Tuesday, 19 February 2013

Leading Through Compassion, Building to Last: Chapter 1

Leading Through Compassion, Building to Last: Chapter 1

Here is the first chapter in a three part piece on 'Compassionate Leadership'.  

Amongst the many over-used, misused and often abused ‘management magic wands’ is the hype and hoopla around ‘Centers of Excellence (COE)’. The others in the fray being other whiz-terms like Lean, Balance Score Cards, Six Sigma, Process Reengineering, TQM and of course the latest panacea, Big Data.  The powerful terminology of COE has caught everyone’s fancy and now every leader or manager worth his salt aspires to build a COE. Be it a COE team, a process, a business unit or for that matter an entire organisation. Going strictly by the definition of a Center of Excellence (COE), a center of excellence refers to a team, a shared facility or an entity that provides leadership, evangelization, best practices, research, support and/or training for a focus area. Each manager and leader, by virtue of well-defined and well-oiled processes, SOPs, taut metrics and failure modes intends to build an impeccable team and process. And every such team needs dynamic and agile super-performers to execute the lofty vision of their leaders. Every team demands a bunch of nimble-footed ‘hit the ground running’ individuals that have the ability to burst the learning curve and achieve the top-speed ASAP.
Today’s fast paced and overtly competitive environment expects optimum productivities and other performance KRAs from an employee ASAP. The water-tight metrics and real-time dashboards are quick to bucketise employees into ‘rising stars’, ‘high potential’, ‘also-rans’ and ‘underperformers’ in no time. In turn, the leaders or managers are quick to pick these ‘labels’ and deploy their focus on the stars within their system.
Are ‘Centers of Excellence’ just meant to further ‘excellent’ employees? Or is it a culture of cloning excellence and building excellent employees out of everyone? Do managers and leaders have the will to spend time with the laggards in their teams? The intent to turnaround their under-performers. The drive to create a culture of excellence within the team, where each individual gets habituated to delivering a superior performance…continuously…consistently. Do our managers have the willingness to not just create COEs, but create a built-to-last culture? Do our leaders have the passion, and more importantly compassion, to don the mantle of an empathetic Coach?
Most of us have been managers. Be it while managing people, projects or even in many tasks in our personal space. Some of us may also have had the opportunities to be leaders. What then is the difference between managers, leaders and coaches? Aren’t all these roles basically created to serve a single purpose i.e. to ensure Success of projects, people or teams. Why then so many terminologies? Based on my understanding so far, managers and leaders are necessarily much broader roles involving one-to-many relationships and impact. However, a coach necessary takes the mantle of someone more closer, relatable and personal. A more one-to-one relationship. The canvas for managers and leaders is much larger, focusing on a range of activities and processes driven by people and their diverse competencies. On the other hand, a Coach takes a more inside-out approach of focusing on an individual, nurturing and shaping him while trying to attain the desired outcomes.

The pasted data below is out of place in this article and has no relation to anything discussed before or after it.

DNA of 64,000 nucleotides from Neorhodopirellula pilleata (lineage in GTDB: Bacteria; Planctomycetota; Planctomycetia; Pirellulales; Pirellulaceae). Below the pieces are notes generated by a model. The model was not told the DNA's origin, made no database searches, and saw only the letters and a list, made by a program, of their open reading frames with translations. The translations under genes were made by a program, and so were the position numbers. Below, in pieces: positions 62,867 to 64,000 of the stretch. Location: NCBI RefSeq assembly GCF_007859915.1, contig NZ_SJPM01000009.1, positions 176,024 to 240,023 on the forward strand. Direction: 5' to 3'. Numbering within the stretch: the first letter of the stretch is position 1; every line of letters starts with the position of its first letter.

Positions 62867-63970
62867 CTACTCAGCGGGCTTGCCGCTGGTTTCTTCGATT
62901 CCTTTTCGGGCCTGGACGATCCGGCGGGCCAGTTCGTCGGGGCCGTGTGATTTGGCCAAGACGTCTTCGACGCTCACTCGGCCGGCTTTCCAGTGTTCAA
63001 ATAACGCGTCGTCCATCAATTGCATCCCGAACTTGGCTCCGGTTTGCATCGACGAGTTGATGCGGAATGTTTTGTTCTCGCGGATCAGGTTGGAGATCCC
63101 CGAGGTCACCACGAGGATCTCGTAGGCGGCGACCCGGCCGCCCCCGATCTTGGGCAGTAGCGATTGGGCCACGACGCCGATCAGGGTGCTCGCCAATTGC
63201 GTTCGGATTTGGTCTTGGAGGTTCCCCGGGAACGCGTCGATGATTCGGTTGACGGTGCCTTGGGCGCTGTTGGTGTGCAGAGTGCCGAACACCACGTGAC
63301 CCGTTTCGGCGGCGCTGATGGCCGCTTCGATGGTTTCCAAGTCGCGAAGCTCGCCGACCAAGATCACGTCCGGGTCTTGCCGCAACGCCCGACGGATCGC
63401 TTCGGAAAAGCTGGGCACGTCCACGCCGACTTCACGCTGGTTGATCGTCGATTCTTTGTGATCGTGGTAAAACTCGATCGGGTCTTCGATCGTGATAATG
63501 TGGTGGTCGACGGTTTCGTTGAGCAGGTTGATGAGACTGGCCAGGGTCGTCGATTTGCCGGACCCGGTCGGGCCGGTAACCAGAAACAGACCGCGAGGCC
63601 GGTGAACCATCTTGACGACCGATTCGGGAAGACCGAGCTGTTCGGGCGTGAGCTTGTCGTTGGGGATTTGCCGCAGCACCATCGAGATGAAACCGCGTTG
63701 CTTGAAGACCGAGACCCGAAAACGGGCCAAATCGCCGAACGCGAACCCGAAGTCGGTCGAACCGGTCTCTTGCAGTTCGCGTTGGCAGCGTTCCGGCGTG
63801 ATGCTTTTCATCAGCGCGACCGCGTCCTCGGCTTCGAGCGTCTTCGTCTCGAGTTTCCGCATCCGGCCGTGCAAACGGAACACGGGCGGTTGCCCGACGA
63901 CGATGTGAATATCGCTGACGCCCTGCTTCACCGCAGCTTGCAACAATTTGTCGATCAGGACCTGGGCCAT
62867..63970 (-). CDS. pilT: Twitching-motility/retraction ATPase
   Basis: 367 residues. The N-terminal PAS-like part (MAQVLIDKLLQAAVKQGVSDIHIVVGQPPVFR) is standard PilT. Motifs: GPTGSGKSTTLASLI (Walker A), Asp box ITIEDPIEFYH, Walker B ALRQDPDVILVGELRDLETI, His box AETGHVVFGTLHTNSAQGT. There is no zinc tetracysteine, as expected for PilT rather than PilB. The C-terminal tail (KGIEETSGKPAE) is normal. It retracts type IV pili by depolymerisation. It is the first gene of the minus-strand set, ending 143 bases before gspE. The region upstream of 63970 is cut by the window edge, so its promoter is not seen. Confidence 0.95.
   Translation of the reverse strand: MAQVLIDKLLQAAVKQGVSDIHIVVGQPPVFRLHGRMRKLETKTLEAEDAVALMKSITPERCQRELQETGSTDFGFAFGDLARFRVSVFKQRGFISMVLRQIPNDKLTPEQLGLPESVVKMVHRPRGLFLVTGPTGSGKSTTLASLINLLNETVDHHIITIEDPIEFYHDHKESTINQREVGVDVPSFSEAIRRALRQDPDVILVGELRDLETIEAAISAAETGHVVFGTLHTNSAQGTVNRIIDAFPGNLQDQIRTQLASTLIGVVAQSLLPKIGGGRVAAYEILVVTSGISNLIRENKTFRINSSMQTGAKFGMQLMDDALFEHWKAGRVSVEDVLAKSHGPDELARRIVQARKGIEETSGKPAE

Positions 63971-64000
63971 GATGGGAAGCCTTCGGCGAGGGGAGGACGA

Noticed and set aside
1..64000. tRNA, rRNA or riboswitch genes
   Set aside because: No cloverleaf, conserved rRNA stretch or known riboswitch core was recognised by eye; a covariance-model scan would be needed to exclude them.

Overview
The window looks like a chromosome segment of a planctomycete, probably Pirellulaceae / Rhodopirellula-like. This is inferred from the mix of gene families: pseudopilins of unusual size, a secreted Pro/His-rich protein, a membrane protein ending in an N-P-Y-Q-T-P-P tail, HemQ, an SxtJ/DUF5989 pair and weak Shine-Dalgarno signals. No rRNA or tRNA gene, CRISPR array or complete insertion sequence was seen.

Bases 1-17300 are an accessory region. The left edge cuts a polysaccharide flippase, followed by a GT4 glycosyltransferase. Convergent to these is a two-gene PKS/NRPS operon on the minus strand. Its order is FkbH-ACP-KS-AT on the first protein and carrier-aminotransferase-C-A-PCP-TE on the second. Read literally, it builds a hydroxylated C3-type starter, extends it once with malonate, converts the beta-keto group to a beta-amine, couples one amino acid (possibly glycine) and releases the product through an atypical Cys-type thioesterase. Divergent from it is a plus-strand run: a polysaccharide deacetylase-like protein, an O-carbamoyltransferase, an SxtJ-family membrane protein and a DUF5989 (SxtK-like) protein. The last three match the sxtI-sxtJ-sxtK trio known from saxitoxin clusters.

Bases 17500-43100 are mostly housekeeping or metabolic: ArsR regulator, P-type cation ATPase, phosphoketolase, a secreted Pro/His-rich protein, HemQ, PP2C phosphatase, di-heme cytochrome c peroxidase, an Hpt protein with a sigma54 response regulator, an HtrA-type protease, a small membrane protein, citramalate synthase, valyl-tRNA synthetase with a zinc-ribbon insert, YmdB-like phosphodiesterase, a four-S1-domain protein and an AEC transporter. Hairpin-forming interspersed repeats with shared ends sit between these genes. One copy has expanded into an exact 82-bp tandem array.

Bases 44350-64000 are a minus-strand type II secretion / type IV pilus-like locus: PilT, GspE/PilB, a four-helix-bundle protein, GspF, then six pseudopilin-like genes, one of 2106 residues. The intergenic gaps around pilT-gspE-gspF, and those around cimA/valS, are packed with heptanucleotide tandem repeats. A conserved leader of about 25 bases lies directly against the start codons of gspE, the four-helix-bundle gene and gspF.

Did you ever wonder why people hire personal fitness trainers instead of working out on their own? It’s simple. The trainer pushes them beyond their comfort zone and can get them to do much more than they thought was possible. Why do people need someone to motivate them? I am not sure, but when it’s done right, that person can do much more. While it’s the same body doing the same exercises, someone is putting them in a different mindset. The trainer is telling them they can do it. They believe it and that belief allows them to achieve much more. This is also effective at work and that’s where the timely presence of an emphatic and compassionate Coach can work wonders. People can meet tighter deadlines. They can add more features. They can build a better stakeholder experience. They just don’t believe they can do it because it would require them to be uncomfortable. A Coach, talks to people, understands them and their self-inflicted boundaries and eventually pushes them outside of their comfort zones. You will learn very quickly that your team can accomplish much more than you think it can. Push and push hard. Most people don’t want to stretch beyond their skill set if it involves risking their existing position. Encourage them to “lean in” to the opportunity and discover what else they can do beyond the status quo.

This is the first chapter in a three part piece on 'Compassionate Leadership'. Do check the follow-up second part to know more about your role as a Compassionate Leader. 


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